Sony RX 100 mark IV
- 20.1 MP 1″ Exmor RS BSI CMOS Sensor
- BIONZ X Image Processor
- Internal UHD 4K Video & S-Log2 Gamma
- Zeiss Vario-Sonnar T* f/1.8-2.8 Lens
- 24-70mm (35mm Equivalent)
- 2359k-Dot OLED Tru-Finder Pop-Up EVF
- 3.0″ 1229k-Dot Multi-Angle Xtra Fine LCD
- Slow Motion Video at 960 fps
- Built-In Wi-Fi Connectivity with NFC
- ISO 12800 and 16 fps Continuous Shooting
[Update: The RX100 IV (referred to as the DSCRX100M4 by some retailers) has since been replaced by the RX100 V and RX100 VI. Identical in many ways to the RX100 V, the newer camera offers an even more impressive performance, including a more advanced AF system and 24fps burst shooting. The RX100 IV is still a great camera though that delivers great images, smooth 4K video and top-notch performance.]
We’re now onto the fourth generation of this popular camera, and there are whispers around the internet about the Mark IV being the compact to outshine every other compact ever made – it’s a bold claim, although one that’s backed up by some pretty impressive specs.
While Sony keeps the pixel count at 20.1 million, the same as the RX100 III, the sensor is Sony’s new Exmor RS design, which employs a stacked structure with a DRAM (memory) chip attached. This enables readout speeds which Sony claims are 5x faster than conventional models, and facilitates performance improvements such as 16fps shooting without blackout, along with faster processing.
That sensor is joined by Sony’s Bionz X processor, which is also designed for super-quick speeds, so all in all we should have a very nippy little camera on our hands – it’s also claimed that autofocus speeds are improved.
The previous incarnation of the RX100 brought with it an electronic viewfinder, which came at the expense of the RX100 II’s hotshoe. The Mark IV retains the EVF, but there’s been a significant boost in resolution, to 2.35 million dots compared to the Mark III’s 1.44 million.
An electronic ‘anti-distortion’ shutter is included to reduce rolling shutter (jello) effect when shooting video. This also means you can shoot at super-fast speeds up to 1/32000 of a second, which is very useful if you want to shoot at wide apertures in bright sunlight, or if you’re trying to capture quick-moving action.
The RX100 IV’s lens remains a 24-70mm (equivalent) with an f/1.8-f/2.8 maximum aperture. That may seem quite a short focal length for a compact camera, but it’s a popular focal range for DSLR users, and it’s perfectly adequate for indoor and travel/street photography. A digital zoom is available if you need additional reach.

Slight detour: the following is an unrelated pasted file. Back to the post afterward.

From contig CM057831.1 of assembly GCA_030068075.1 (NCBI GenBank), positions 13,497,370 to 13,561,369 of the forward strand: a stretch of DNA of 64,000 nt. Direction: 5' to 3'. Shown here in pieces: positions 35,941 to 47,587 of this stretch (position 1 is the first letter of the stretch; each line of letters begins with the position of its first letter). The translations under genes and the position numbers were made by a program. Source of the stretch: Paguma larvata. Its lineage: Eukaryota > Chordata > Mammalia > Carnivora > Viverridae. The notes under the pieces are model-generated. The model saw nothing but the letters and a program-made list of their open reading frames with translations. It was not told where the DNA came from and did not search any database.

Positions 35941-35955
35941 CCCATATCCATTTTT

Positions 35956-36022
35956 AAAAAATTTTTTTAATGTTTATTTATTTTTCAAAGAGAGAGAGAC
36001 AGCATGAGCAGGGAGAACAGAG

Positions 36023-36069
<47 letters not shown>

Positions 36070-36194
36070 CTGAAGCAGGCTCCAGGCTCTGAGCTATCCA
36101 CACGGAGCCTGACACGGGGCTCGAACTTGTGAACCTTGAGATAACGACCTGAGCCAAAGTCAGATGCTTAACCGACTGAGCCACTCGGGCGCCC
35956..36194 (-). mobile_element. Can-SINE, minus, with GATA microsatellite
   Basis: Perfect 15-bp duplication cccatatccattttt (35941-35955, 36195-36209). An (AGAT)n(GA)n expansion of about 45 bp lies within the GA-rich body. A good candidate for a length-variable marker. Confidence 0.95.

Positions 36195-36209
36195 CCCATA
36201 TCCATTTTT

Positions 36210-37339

This is also the first RX100 model to include 4K video shooting, but it’s worth noting that this is restricted to five minutes, while Sony’s new RX10 II can shoot for up to 30 minutes. You can also record 40x super slow-motion video, which can be played back at a variety of frame rates.
This can be recorded in two- or four-second bursts, which doesn’t sound like a lot, but when these are played back in super slow-motion it translates into much longer clips – a two-second burst played at 1000fps becomes 80 seconds of video.
When it comes to regular shooting, many of the RX100 III’s very impressive features are retained, including five-axis image stabilisation to help keep images blur-free. There’s manual focus assist for those who like to focus their shots manually, along with focus peaking for extra help.
Wi-Fi and NFC are included, enabling you to remotely control the camera from your smartphone or tablet and quickly share your images. You can also download a selection of free and paid-for PlayMemories apps direct to the camera from Sony’s website, which provide you with extra functionality such as time-lapse or multiple exposure.
There is one area where the new camera has gone slightly backwards, and that’s battery life. The RX100 IV is quoted at a fairly lacklustre 280 shots compared with the Mark III’s (albeit not that much better) 320. Presumably this is a result of the more powerful sensor, but it’s something to think about if you’re going to be using this as your travel camera.